Desert Storm: The Gulf War And What We Learned

1st Edition

Michael J. Mazarr

Routledge
Published June 7, 2019
Reference - 222 Pages
ISBN 9780367004903 - CAT# K402920

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Summary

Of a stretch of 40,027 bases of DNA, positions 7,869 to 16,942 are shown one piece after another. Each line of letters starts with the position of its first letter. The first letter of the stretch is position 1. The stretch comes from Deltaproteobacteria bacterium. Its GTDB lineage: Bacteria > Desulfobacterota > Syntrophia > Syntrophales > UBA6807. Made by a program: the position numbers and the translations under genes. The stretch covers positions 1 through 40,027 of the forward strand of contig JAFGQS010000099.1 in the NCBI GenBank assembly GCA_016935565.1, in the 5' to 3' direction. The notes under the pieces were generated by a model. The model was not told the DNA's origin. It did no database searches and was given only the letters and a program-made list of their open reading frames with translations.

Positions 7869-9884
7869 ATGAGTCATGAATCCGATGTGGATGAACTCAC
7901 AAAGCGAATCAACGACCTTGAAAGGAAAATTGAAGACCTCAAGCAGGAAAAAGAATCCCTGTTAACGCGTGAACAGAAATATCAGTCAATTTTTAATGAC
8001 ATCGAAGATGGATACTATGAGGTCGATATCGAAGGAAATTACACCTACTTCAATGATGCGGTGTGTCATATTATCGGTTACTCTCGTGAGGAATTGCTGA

From Saddam Hussein's first bold threats in 1990 to the stunning ground phase of Desert Storm in early 1991, the crisis in the Gulf captured the world's attention. This high-tech, low-cost war was televised nightly from beginning to end, accompanied by on-the-spot interpretations of strategy and its implications. But what did we learn from this crisis? Did the United States bungle its attempts at discouraging Saddam's aggressive actions, or is deterrence simply not a reliable foreign policy tool? Are chemical weapons truly the "poor man's atom bomb"? Does the war represent a good model for future crises, or did circumstances make this war more of an anomaly than a precedent? How did the ail-volunteer U.S. force perform? By combining exciting, detailed vignettes of the crisis with insightful discussions of its consequences, this book opens up an informed debate concerning the true military and geopolitical lessons of the conflict. Representing a distillation of the best thinking on defense and foreign policy in Washington, Desert Storm also incorporates the testimony of the inside players during the crisis—the people who actually planned and fought the war. Combining academic rigor and in-depth military expertise, the authors challenge the complacency of the emerging conventional wisdom regarding the conflict, taking us beyond mere chronicling and instant analysis to a riveting reenactment of the war and the serious consideration of its long-term implications.

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